Your question shows that you misunderstood AJAX, Apache and Nginx.
AJAX is simply a technique for a browser to request some information from a server without refreshing the web page. It consists of an HTTP (or HTTPS) request sent by the browser to the server. For a web server such as Apache or Nginx, it makes technically little difference if the HTTP request is made through AJAX or not: it's still an HTTP request, and nothing more.¹
On server side, requests are somehow processed. They could lead to a static resource, such as a CSS file or a JPEG image or an HTML document stored somewhere on the server, or they can be dynamic, which means that they lead to the execution of the custom source code—it could be code written in Python, Ruby, Java, PHP, whatever. While nothing prevents you from having a static website which makes AJAX requests to static resources, frequently AJAX is associated with dynamic websites.
This leads us to the choice of the web server. Actually, what you were probably searching is if a given server can run your app written in a given language. For instance, LAMP bundle is well-known for allowing to run PHP websites using Apache; there is a strong support for it, and setting up the environment is relatively easy. Unsurprisingly, Nginx supports PHP too. However, more esoteric languages may have a better support on one server compared to another, and that would be important to know before determining which server you should actually use. note that FastCGI—the glue between web servers and programs—make it possible to develop web apps with virtually any programming language and host them on virtually any popular web server.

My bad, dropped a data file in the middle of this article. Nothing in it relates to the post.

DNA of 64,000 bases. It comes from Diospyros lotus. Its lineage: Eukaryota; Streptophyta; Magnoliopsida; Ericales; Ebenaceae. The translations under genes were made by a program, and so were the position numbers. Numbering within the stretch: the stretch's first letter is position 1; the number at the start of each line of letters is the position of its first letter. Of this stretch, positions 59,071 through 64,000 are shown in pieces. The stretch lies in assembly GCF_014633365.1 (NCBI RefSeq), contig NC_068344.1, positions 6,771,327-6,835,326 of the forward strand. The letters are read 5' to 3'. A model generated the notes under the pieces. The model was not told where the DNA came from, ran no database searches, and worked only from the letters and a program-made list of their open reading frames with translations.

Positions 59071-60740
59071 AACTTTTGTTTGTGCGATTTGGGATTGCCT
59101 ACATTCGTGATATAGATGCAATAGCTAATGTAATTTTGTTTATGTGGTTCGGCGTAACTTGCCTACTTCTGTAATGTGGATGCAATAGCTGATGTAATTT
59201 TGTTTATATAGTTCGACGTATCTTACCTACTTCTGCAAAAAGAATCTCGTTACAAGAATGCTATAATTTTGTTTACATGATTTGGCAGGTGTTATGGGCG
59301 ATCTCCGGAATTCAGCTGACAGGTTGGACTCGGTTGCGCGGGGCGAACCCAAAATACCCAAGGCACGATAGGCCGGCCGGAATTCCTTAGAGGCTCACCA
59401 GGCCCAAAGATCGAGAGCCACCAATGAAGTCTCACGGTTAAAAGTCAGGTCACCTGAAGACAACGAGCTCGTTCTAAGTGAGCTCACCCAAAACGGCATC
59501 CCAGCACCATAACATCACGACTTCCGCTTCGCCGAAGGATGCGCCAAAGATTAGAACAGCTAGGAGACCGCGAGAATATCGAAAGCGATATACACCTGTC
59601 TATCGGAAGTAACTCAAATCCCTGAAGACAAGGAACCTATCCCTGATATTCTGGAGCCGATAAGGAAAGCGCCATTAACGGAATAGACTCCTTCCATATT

But there is a better alternative: try both Apache and Nginx, and see yourself which one fits better your needs!
¹ A slight specificity of AJAX requests is that they tend to be small but frequent. It is not inherent to AJAX itself—nothing prevents you from writing a web app which makes requests rarely, and receives a lot of data, but it is common to have AJAX-enabled apps to do a lot of tiny requests. This specificity could influence your choice of server infrastructure, would it be the actual web server or the reverse proxy, the version of HTTP, etc. However, don't focus on those aspects for now. Once you have a basic understanding of web servers, web apps and HTTP, only then those subjects would actually matter.